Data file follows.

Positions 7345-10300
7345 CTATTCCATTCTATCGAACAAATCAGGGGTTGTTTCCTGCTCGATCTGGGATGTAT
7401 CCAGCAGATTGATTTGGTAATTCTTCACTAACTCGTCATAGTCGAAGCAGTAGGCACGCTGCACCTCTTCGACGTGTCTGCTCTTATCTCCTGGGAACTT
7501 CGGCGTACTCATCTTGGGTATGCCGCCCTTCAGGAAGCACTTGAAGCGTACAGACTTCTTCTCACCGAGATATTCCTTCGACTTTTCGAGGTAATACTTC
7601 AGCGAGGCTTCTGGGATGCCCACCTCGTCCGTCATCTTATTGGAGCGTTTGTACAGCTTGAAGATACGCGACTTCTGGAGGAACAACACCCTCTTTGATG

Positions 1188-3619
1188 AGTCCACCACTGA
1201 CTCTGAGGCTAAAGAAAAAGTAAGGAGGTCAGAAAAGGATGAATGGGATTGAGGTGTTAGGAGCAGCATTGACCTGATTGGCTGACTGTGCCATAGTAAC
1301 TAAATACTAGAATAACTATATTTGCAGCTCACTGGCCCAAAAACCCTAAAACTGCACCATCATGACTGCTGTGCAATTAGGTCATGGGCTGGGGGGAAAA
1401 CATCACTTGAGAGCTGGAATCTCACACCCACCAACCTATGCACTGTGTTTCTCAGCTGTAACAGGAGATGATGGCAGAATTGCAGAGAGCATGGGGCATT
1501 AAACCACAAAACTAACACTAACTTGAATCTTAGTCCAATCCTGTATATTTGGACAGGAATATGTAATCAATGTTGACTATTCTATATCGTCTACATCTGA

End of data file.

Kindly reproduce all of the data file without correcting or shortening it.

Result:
Positions 7345-10300
7345 CTATTCCATTCTATCGAACAAATCAGGGGTTGTTTCCTGCTCGATCTGGGATGTAT
7401 CCAGCAGATTGATTTGGTAATTCTTCACTAACTCGTCATAGTCGAAGCAGTAGGCACGCTGCACCTCTTCGACGTGTCTGCTCTTATCTCCTGGGAACTT
7501 CGGCGTACTCATCTTGGGTATGCCGCCCTTCAGGAAGCACTTGAAGCGTACAGACTTCTTCTCACCGAGATATTCCTTCGACTTTTCGAGGTAATACTTC
7601 AGCGAGGCTTCTGGGATGCCCACCTCGTCCGTCATCTTATTGGAGCGTTTGTACAGCTTGAAGATACGCGACTTCTGGAGGAACAACACCCTCTTTGATG

Positions 1188-3619
1188 AGTCCACCACTGA
1201 CTCTGAGGCTAAAGAAAAAGTAAGGAGGTCAGAAAAGGATGAATGGGATTGAGGTGTTAGGAGCAGCATTGACCTGATTGGCTGACTGTGCCATAGTAAC
1301 TAAATACTAGAATAACTATATTTGCAGCTCACTGGCCCAAAAACCCTAAAACTGCACCATCATGACTGCTGTGCAATTAGGTCATGGGCTGGGGGGAAAA
1401 CATCACTTGAGAGCTGGAATCTCACACCCACCAACCTATGCACTGTGTTTCTCAGCTGTAACAGGAGATGATGGCAGAATTGCAGAGAGCATGGGGCATT
1501 AAACCACAAAACTAACACTAACTTGAATCTTAGTCCAATCCTGTATATTTGGACAGGAATATGTAATCAATGTTGACTATTCTATATCGTCTACATCTGA